Baptism of the Lord

Sermon for the First Sunday after Epiphany

Then Jesus came from Galilee to John at the Jordan, to be baptized by him. John would have prevented him, saying, ‘I need to be baptized by you, and do you come to me?’” After all, a bit earlier in the narrative John had spoken of Jesus as “one who is more powerful than me,” adding “I am not worthy to carry his sandals.” You want me to baptize you? “But Jesus answered him, ‘Let it be so now; for it is proper for us in this way to fulfill all righteousness.’ Then John consented.”

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Baptism was not something invented by John. The mikveh was—and is—a familiar part of Judaism: a ritual bath for cleansing from impurity and for use when a Gentile converts to Judaism. What John was doing might be thought of as something of an improvisational take on that familiar ritual; taking it out to the River Jordan, and proclaiming it a very specific sign of repentance in preparation for the coming of the promised Messiah. Even here John may have been influenced by the practices and theology of a group called the Essenes; an almost monastic branch of Judaism that had a powerful expectation of the Messiah’s arrival and a rigorous practice of ritual cleansing. Biblical scholars have long speculated that John’s ministry might well have been shaped in an Essene community, and that his use of baptism was informed by their powerful call to repentance and purity as preparation for the coming of judgment.

Regardless of how he came to the practice, certainly as Matthew relates the story John isn’t sure he should be offering it to Jesus. Reading the story back through the lenses and assumptions of the long Christian interpretive tradition, its easy to imagine that because this baptism was one of a “repentance for the forgiveness of sins,” John might have thought baptizing Jesus was simply unnecessary. Yet in the view of the New Testament scholar Mark Allan Powell, “John’s objection to baptizing Jesus is related to a difference in status. John recognizes Jesus to be the ‘more powerful’ one, the one he has been talking about for some time. John himself stands in need of what Jesus has to offer: a greater baptism of Spirit and fire.”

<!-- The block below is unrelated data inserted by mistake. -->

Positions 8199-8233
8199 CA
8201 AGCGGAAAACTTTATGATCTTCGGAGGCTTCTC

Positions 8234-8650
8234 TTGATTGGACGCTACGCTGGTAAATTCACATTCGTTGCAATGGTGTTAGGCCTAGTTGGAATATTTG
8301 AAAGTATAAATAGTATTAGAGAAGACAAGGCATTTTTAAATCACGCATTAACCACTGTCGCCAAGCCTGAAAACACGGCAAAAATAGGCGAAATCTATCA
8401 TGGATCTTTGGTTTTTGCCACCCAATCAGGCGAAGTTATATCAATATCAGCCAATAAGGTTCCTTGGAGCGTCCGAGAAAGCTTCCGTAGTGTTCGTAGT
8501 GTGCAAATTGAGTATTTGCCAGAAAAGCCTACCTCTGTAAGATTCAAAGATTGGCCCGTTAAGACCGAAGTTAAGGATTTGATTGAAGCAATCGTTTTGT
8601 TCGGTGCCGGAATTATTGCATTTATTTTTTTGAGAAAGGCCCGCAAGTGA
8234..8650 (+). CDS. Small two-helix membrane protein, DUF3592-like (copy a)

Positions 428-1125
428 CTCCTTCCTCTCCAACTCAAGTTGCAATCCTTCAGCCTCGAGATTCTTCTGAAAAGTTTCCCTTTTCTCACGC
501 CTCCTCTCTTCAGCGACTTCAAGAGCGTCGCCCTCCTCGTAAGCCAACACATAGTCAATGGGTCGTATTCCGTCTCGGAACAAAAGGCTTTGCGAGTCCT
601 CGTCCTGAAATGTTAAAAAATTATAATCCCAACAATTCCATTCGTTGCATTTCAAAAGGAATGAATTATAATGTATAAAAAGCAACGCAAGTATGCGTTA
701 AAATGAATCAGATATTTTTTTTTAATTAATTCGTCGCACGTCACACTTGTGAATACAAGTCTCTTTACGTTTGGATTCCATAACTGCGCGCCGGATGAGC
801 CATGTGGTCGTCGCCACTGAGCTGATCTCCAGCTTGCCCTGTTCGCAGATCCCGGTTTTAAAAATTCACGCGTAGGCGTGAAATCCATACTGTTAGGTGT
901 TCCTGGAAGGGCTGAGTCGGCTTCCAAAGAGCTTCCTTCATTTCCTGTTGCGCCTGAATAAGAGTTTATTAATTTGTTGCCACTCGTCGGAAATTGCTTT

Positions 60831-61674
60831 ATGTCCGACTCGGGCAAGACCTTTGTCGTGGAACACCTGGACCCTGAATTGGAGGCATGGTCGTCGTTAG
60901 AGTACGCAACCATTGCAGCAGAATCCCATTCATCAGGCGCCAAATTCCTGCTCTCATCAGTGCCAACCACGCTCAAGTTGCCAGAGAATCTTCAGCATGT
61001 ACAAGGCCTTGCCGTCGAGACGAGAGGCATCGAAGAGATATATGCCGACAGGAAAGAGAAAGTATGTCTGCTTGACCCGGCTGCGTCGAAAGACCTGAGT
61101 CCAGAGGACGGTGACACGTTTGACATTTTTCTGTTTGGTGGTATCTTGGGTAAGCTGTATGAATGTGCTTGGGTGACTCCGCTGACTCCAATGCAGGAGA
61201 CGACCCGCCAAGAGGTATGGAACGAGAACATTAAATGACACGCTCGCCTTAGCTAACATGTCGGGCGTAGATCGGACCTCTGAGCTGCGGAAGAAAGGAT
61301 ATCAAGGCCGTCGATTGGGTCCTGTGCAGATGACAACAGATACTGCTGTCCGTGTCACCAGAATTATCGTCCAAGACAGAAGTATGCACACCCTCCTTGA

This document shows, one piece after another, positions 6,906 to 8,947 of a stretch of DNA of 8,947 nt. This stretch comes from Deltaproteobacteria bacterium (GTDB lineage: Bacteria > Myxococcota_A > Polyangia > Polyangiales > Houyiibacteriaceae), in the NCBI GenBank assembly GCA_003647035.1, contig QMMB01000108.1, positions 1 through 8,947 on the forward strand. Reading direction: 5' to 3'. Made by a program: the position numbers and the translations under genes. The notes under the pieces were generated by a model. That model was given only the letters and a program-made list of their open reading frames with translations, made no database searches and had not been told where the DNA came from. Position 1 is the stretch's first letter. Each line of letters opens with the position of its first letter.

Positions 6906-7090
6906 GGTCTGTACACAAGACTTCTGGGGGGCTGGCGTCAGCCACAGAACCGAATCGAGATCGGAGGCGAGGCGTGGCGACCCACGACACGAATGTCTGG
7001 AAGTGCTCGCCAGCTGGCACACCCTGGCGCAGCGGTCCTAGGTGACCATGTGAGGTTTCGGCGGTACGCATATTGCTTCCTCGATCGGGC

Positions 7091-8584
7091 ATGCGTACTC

But isn’t it notable that Jesus will have none of it? It is certainly not the only time that Jesus will dismiss the accepted conventions of power, prestige, and status; not the only time that he will upend all expectations. Again and again he will stand with people, in a posture of solidarity and oneness. Powell suspects that this was at the heart of his seeking baptism by John, who “was calling Israel to repentance.” “[T]he primary focus was probably on the sins of the nation. Jesus and others were baptized by John to symbolize a new birth for that nation, a cleansing for the people of God.” John’s own sensibilities just needed to be stretched a bit here, so he could catch a first glimpse of a Messiah with us, and not one who stands over looking down in judgment.

I hear echoes of this exchange with John the Baptist in the account of Jesus’ washing the feet of his disciples. “He came to Simon Peter, who said to him, ‘Lord, are you going to wash my feet?’ Jesus answered, ‘You do not know now what I am doing, but later you will understand.’ Peter said to him, ‘You will never wash my feet.’” But Jesus persists, for he knows how critical it is for Peter to embrace this new model of servant-hood and friendship, yet poor old Peter still manages to miss the point: “Simon Peter said to him, ‘Lord, not my feet only but also my hands and my head!’” (John 13:6-9) Like John the Baptist, Peter was holding so tightly to all of these assumptions…